Updated: Jun 7, 2021
If there’s one thing you can rely on the education industry to excel at, it’s buzzwords. New phrases crop up all the time. Some stick, some don’t; some are simply marketing speak, while others herald real, positive progress.
One phrase that’s been gathering speed in Hong Kong in recent years is ‘Forest School.’ Type it into Google, and you’ll be presented with a raft of results, all singing the concept’s praise. But what exactly is Forest School? How, when and why did it become a thing? When we were kids, we were encouraged to climb trees, squelch in the mud and play in the sandpit – isn’t this just the same as that?
“The term Forest School first started to appear on the UK education scene in the 1990s,” says Howard Tuckett, headmaster of Wycombe Abbey School Hong Kong. “The concept was for schools to seek ways to expose children who had little exposure to natural surroundings during their school day to the benefits of outdoor learning.” Howard explains that UK education authorities at the time were very much focused on improving the outcomes of academic classroom learning, specifically literacy and numeracy.
“As the focus on academic improvement intensified, the time that pressurised primary class teachers had for external activities diminished. A broad realisation of what had been lost [saw] various attempts by teachers across the UK to redress the balance collected together under the umbrella of the Forest School concept.”
The new concept was considered a step forward for children’s general wellbeing, particularly in an era when screen time was starting to become a concern. Of course, since then, children’s access to technology and screens has skyrocketed. Countless studies have been conducted on the subject, and together they make for quite terrifying reading. Children today spend more time in front of screens and less time playing outdoors than any previous generation. Obesity levels are on the rise, and children lack social skills and confidence as a result of increasingly limited in-person interactions.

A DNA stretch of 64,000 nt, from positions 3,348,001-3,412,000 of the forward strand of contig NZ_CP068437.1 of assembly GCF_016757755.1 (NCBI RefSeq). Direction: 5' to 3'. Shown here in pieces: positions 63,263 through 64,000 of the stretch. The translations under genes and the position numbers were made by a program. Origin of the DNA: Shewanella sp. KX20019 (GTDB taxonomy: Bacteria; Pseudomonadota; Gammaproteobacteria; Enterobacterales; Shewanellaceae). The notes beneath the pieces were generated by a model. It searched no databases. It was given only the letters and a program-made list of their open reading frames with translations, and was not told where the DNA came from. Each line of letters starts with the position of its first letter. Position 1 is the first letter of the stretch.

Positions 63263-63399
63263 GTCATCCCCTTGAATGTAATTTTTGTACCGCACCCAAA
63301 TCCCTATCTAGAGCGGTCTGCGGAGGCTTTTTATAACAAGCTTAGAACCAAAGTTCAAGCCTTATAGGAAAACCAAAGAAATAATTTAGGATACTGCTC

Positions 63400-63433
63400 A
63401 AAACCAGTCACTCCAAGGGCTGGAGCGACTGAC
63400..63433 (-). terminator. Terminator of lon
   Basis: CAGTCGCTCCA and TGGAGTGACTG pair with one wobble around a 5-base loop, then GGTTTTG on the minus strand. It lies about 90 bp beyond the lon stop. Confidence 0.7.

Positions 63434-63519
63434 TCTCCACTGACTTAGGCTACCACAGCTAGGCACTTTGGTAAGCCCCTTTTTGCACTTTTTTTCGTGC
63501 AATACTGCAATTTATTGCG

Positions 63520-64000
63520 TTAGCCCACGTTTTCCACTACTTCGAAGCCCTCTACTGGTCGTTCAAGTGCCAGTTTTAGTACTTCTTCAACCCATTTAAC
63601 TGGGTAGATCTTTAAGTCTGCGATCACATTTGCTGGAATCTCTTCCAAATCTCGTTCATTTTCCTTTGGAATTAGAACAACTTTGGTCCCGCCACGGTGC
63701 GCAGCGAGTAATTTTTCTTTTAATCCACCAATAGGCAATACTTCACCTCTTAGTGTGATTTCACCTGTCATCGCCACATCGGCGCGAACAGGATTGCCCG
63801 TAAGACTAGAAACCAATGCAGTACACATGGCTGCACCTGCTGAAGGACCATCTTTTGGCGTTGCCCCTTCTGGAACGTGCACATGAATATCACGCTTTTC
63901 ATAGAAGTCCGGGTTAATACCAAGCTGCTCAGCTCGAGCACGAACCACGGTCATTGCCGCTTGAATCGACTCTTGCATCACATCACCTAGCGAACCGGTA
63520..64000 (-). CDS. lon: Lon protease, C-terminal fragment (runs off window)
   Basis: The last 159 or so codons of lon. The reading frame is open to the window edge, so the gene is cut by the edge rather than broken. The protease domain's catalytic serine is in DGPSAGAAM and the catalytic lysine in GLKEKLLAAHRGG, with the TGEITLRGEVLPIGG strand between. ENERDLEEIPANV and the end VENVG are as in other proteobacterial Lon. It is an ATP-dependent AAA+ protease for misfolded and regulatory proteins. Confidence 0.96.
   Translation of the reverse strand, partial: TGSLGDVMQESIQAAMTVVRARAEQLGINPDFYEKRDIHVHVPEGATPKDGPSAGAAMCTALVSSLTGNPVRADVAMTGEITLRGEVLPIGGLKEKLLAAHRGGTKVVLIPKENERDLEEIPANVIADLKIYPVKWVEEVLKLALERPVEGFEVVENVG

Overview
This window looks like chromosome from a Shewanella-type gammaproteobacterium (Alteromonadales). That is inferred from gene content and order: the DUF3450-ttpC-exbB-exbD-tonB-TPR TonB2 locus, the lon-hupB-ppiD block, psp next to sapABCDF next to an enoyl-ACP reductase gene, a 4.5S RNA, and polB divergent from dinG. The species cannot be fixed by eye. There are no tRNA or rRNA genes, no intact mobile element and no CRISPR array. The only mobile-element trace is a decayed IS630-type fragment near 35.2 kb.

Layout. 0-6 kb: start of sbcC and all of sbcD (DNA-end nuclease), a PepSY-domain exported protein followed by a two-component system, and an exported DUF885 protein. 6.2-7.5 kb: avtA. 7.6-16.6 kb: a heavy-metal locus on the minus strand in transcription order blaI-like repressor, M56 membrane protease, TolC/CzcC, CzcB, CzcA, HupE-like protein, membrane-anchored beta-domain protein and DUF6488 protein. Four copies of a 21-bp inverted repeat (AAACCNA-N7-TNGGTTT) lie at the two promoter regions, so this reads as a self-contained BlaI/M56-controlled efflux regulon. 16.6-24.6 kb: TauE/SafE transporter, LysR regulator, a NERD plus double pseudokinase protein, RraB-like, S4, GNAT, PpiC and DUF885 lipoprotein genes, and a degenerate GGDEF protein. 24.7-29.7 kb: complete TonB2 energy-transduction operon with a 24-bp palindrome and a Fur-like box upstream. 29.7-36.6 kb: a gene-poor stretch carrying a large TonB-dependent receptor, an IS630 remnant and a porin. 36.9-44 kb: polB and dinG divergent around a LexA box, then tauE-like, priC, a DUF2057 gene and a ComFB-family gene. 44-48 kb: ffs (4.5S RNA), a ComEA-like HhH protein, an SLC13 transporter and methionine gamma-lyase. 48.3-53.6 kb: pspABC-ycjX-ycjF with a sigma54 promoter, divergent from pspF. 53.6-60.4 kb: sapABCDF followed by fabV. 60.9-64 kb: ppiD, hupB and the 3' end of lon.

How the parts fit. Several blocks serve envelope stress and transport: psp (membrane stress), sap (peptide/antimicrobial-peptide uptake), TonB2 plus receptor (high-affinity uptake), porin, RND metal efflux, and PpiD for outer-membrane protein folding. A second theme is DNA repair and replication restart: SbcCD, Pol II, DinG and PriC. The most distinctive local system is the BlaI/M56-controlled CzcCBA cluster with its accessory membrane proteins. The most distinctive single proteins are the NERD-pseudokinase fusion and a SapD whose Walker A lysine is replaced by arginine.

Here in Hong Kong, it’s all too easy to keep children at home. For many families, particularly those living in built-up areas, it’s not so easy to just send the kids outside to play. But the potential is there. Despite being known for its high-rise urban landscape, 75% of Hong Kong’s territory is green, and the remaining 25% includes numerous urban parks. What doesn’t help is Hong Kong’s work-life balance, so if schools can take learning outdoors and help children develop a connection with nature, we really should grab the opportunity with both hands.
One school that has embraced the new methodology is Malvern College Pre-School Hong Kong, which offers a ‘Forest and Beach School curriculum.’ More than just ‘playing in the dirt,’ the programme promotes risk taking through trying new activities like swinging from ropes, finding ways to negotiate uneven surfaces and using tools such as hammers and peelers to get creative with natural materials. Sessions are led by a level 3-qualified Forest School teacher and focus on developing a love of the outdoors, connecting children with the natural world and the rich diversity of Hong Kong.
The school explains that ‘loose parts,’ such as stones, sticks, leaves, soil, seeds and water allow children to conduct investigations and enjoy real experiences, which begin outdoors and then continue in the classroom.
Connie Kenny, director of Wilderness International Kindergarten in Kennedy Town, says natural, outdoor materials provide wonderful, open-ended opportunities for academic learning through play. “At Wilderness we take every opportunity to include nature and natural resources in our curriculum,” she says. “Even when the children are not playing outdoors, they are using natural resources such as pine cones, shells, pebbles, twigs, leaves sheoak pods, gum nuts and pebbles to enhance numeracy skills such as counting, sorting, measuring and patterning. The different textures, sizes, colours and smells provide children with rich sensory experiences whilst practising their numeracy and fine motors skills.”